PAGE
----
First-generation Oi! bands such as Sham 69 and Cock Sparrer were around for years before the word Oi! was used retroactively to describe their style of music. In 1980, writing in Sounds magazine, rock journalist Garry Bushell labelled the movement Oi!, taking the name from the garbled "Oi!" that Stinky Turner of Cockney Rejects used to introduce the band's songs.[5][6] The word is a British expression meaning hey or hey there! In addition to Cockney Rejects, other bands to be explicitly labeled Oi! in the early days of the genre included Angelic Upstarts, the 4-Skins, the Business, Anti-Establishment, Blitz, the Blood and Combat 84.[7]

The prevalent ideology of the original Oi! movement was a rough brand of working-class rebellion. Lyrical topics included unemployment, workers' rights, harassment by police and other authorities, and oppression by the government.[4] Oi! songs also covered less-political topics such as street violence, football, sex, and alcohol.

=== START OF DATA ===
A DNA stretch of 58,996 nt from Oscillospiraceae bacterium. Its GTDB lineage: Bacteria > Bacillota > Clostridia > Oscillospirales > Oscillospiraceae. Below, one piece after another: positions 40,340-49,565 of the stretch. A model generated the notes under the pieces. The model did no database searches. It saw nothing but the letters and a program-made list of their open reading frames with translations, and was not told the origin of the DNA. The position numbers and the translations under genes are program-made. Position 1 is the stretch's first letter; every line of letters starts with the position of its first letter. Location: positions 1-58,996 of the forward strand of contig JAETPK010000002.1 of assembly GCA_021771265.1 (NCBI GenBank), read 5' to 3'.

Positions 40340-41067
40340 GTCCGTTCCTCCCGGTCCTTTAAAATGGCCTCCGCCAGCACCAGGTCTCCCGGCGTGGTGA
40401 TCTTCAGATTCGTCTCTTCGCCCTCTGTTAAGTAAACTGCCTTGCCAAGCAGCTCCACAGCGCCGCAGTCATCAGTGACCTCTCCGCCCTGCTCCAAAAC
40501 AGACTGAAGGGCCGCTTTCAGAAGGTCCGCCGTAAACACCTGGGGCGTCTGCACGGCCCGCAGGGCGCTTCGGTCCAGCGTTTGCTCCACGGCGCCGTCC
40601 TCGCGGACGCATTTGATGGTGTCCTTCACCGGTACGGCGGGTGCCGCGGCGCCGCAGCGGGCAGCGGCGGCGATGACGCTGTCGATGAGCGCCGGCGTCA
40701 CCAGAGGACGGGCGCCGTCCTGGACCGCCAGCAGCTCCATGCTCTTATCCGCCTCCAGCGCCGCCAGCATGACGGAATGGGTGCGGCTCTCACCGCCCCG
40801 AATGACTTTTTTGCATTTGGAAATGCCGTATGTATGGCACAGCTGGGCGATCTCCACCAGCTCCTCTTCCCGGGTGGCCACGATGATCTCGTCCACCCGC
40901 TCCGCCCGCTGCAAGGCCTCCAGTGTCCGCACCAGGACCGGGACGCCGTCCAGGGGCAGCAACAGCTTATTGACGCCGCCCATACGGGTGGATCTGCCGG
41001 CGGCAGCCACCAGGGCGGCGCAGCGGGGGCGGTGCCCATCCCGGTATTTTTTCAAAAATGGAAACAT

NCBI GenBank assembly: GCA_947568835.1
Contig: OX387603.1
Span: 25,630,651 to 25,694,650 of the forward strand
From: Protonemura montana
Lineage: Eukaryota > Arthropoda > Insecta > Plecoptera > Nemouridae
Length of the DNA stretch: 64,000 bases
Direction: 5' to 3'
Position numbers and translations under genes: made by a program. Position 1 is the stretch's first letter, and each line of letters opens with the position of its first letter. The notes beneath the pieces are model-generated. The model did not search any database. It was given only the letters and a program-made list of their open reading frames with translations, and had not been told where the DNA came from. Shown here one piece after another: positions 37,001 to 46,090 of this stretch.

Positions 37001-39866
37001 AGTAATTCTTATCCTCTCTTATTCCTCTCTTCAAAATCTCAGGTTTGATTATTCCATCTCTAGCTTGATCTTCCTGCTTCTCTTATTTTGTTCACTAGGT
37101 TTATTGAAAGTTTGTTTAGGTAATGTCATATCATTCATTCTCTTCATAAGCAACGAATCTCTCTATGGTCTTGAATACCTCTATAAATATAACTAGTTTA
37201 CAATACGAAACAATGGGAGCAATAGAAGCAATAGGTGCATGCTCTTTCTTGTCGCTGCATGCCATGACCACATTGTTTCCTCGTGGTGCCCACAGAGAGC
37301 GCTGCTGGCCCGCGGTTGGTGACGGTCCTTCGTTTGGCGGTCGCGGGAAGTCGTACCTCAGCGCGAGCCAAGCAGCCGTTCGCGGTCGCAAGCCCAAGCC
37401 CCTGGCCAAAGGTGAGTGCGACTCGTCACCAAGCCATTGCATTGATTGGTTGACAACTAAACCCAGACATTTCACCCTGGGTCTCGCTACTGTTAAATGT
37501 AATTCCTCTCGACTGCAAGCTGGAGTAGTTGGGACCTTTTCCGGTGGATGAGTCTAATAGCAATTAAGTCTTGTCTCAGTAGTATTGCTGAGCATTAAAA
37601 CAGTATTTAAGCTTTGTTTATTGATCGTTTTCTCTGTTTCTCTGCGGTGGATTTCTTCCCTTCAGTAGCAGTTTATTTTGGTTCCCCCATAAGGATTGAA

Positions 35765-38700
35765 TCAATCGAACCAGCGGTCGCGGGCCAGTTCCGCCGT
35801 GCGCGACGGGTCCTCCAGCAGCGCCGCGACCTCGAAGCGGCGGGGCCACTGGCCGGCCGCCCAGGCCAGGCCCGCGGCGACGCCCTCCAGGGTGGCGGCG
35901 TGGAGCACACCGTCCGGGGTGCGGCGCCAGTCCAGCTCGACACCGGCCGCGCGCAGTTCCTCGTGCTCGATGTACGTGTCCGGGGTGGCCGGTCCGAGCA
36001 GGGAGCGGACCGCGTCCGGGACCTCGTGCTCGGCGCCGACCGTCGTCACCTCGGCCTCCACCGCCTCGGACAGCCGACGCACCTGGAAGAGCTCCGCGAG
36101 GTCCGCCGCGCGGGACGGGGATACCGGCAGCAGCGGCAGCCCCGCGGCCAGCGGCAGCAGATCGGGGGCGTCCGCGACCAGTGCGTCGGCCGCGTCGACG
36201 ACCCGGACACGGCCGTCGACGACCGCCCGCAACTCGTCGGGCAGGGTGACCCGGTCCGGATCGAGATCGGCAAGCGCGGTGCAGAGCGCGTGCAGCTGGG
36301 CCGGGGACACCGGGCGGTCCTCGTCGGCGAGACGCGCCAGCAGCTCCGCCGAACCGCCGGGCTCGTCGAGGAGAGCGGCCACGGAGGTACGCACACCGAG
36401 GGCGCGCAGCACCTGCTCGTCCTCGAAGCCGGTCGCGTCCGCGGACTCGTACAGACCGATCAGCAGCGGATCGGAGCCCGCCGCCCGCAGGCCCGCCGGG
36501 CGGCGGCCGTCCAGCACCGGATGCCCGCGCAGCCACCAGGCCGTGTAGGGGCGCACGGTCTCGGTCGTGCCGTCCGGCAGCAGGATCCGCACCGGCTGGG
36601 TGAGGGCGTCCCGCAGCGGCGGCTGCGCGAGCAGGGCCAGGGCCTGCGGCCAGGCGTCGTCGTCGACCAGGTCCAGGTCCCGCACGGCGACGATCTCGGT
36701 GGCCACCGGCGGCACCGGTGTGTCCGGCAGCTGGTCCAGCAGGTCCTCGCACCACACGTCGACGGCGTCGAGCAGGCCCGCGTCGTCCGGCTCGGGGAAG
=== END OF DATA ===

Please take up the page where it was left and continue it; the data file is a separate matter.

Some fans of Oi! were involved in white nationalist organisations such as the National Front (NF) and the British Movement (BM), leading some critics to dismiss the Oi! subgenre as racist.[4] However, none of the bands associated with the original Oi! scene promoted racism or far-right politics. Some Oi! bands, such as Angelic Upstarts, The Business, The Burial and The Oppressed were associated with left wing politics and anti-racism, and others were non-political.[8][9][10]